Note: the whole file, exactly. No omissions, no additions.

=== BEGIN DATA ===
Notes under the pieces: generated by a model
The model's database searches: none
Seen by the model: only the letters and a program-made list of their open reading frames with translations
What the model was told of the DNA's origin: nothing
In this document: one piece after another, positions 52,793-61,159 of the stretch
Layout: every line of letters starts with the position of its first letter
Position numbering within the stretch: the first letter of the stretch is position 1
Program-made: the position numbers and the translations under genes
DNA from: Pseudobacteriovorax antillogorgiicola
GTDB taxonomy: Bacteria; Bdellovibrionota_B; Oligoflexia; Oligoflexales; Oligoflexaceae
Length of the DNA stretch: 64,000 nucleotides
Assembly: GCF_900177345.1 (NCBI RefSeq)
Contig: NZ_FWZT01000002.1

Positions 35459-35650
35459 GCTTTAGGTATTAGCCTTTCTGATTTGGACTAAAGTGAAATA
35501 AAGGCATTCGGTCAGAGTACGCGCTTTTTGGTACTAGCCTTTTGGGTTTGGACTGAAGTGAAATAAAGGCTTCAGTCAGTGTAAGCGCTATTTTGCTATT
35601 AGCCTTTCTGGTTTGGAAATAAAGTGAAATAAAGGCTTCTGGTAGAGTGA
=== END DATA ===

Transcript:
Notes under the pieces: generated by a model
The model's database searches: none
Seen by the model: only the letters and a program-made list of their open reading frames with translations
What the model was told of the DNA's origin: nothing
In this document: one piece after another, positions 52,793-61,159 of the stretch
Layout: every line of letters starts with the position of its first letter
Position numbering within the stretch: the first letter of the stretch is position 1
Program-made: the position numbers and the translations under genes
DNA from: Pseudobacteriovorax antillogorgiicola
GTDB taxonomy: Bacteria; Bdellovibrionota_B; Oligoflexia; Oligoflexales; Oligoflexaceae
Length of the DNA stretch: 64,000 nucleotides
Assembly: GCF_900177345.1 (NCBI RefSeq)
Contig: NZ_FWZT01000002.1

Positions 35459-35650
35459 GCTTTAGGTATTAGCCTTTCTGATTTGGACTAAAGTGAAATA
35501 AAGGCATTCGGTCAGAGTACGCGCTTTTTGGTACTAGCCTTTTGGGTTTGGACTGAAGTGAAATAAAGGCTTCAGTCAGTGTAAGCGCTATTTTGCTATT
35601 AGCCTTTCTGGTTTGGAAATAAAGTGAAATAAAGGCTTCTGGTAGAGTGA